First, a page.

I believe I shouldn’t have been thinking that. Since I began to write, back in my singular adolescent years, there have been various occasions when the things I write become reality.
Knowing this, I should have tried to push away that thought on Friday night. But I continued to wait. Until several meters before arriving at my stop the bus came to a halt. The murmuring of those riding with me and the police car blocking traffic in the middle of the road indicated that an accident had occurred.
Several steps away, on the pavement, lay a black bundle. A dead man or woman. I don’t know why their feet are always left sticking out of the black nylon.
I don’t like to look closely at all the details of an accident. I don’t like seeing blood either, and it doesn’t interest me at all to know who is the guilty party.
The first question I ask myself is about all the people who might be waiting for this person who would never arrive, who didn’t even have a faint hope of arriving at a hospital. Dead. Black plastic bag, in the middle of the avenue, and in view of everyone. Waiting until the investigators arrived and began to define who was guilty.
What does it matter? At any rate the driver of the car should have to spend some years in prison paying for it. Paying? The dead person is already dead, no matter who was “guilty.”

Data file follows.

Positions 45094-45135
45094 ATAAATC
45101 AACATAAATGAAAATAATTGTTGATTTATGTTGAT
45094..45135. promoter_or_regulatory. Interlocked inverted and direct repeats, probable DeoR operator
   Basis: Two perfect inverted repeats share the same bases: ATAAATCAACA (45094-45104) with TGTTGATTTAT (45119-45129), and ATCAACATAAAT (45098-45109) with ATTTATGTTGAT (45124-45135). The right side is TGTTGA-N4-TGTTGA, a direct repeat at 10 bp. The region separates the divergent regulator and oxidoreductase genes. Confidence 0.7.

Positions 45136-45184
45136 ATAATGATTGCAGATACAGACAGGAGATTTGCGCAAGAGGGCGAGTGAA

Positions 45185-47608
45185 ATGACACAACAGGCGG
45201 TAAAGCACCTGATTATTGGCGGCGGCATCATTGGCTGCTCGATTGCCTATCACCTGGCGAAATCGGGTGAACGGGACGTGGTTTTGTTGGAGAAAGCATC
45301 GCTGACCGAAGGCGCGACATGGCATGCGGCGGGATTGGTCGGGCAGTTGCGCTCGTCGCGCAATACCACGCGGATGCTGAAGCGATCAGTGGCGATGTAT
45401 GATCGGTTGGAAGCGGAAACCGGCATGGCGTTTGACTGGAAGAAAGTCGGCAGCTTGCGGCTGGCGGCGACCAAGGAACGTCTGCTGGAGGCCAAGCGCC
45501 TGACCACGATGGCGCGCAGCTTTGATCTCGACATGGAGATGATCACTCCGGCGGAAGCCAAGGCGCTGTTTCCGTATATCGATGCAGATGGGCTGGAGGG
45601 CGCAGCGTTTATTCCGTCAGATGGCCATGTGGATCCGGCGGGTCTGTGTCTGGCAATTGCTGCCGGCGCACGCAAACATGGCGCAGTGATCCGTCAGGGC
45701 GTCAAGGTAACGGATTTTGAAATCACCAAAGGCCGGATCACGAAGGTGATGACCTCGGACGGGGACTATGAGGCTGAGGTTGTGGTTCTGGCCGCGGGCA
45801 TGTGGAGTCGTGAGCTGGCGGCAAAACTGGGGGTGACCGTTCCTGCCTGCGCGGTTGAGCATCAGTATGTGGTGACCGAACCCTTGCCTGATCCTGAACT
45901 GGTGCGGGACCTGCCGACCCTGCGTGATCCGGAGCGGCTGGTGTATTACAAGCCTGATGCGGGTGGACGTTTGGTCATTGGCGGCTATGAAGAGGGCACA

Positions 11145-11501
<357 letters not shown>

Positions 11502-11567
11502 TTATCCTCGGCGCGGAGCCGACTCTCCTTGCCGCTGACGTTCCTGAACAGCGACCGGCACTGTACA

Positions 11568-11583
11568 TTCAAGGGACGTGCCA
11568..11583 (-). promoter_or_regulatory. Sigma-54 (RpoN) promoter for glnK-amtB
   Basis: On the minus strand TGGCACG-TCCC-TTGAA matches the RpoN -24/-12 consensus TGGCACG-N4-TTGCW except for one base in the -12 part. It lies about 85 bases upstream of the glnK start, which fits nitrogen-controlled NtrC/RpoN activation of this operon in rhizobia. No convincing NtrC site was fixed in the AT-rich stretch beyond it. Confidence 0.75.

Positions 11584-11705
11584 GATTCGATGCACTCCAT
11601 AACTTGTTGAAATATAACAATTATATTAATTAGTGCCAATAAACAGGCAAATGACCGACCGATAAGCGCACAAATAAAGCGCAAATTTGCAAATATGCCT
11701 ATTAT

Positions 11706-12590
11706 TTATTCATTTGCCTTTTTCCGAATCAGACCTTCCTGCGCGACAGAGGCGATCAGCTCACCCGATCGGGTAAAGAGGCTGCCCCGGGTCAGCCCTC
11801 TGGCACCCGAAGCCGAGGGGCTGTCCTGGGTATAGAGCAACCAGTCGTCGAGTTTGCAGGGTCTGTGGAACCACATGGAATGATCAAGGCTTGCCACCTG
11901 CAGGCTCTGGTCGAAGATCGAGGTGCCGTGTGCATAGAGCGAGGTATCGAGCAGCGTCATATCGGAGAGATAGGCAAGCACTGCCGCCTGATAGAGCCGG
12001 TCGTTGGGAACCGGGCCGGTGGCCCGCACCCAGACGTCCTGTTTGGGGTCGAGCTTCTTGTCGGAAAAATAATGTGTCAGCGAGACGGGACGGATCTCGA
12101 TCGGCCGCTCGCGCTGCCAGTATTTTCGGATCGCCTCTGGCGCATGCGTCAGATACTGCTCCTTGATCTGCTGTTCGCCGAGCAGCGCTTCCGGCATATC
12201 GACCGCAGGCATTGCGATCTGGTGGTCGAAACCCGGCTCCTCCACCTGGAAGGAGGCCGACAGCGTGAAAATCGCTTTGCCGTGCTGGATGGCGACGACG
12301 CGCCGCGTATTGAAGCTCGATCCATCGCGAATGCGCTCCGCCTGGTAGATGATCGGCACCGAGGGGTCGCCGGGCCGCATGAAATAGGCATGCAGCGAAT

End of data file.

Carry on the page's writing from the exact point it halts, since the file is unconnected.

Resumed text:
The reality is that in this stretch of the street there aren’t any traffic signals to indicate that automobiles should reduce their speed due to the quantity of people who live on both sides of the highway.
And those who were waiting will receive no more the one who died. It’s also possible that no one was waiting.
I took a long time to get to sleep in the wee hours of Friday morning. I cried for a good while. Perhaps it was only because I had the sensation of death being very close to me.
I like to think that I have few altruistic sentiments and that death frightens me as it does everyone. But I’m almost sure that it’s really the opposite.
Instead, the ones who scare me are the ones who are living without being alive. Instead it scares me to feel suddenly that I’m not really alive, although I attempt to breathe.
When I finally stop breathing, everything will be fine. Or, possibly, the same. When you’re dead there’s no time to gain or lose. Time doesn’t exist. But being alive implies having some responsibilities. At least being alive inside this body, this form.
Worse than fearing death is being afraid of life, as we already know. There are people who fear death so greatly that they live in terror of almost all of life’s feelings.
There are moments when we wake up to “reality”, the daily whirlpool, and become conscious of the time that has gone by. Of everything that is left to do, because there’s not enough time, money, strength of will to break through the thousands of obstacles that society imposes. And that’s a good thing.
It’s important to wake up to that “reality” from time to time. I believe that it is very important not to stay “awake” for long though, but to choose one of those many objectives and begin to fight for it…even if it be something as simple as a night by the sea, under the stars.
Given our consciousness of time, one thing that’s as dangerous as remaining “awake” for a long time , is not having a goal as simple as planting a cactus, or maybe to have it and never make the decision to fight for it, perhaps for fear of trying and failing.
Now it’s Monday and I’m writing this diary in the middle of a very uninteresting meeting. The diary saves me from this routine, but at the same time I would have preferred having had no reason to write it.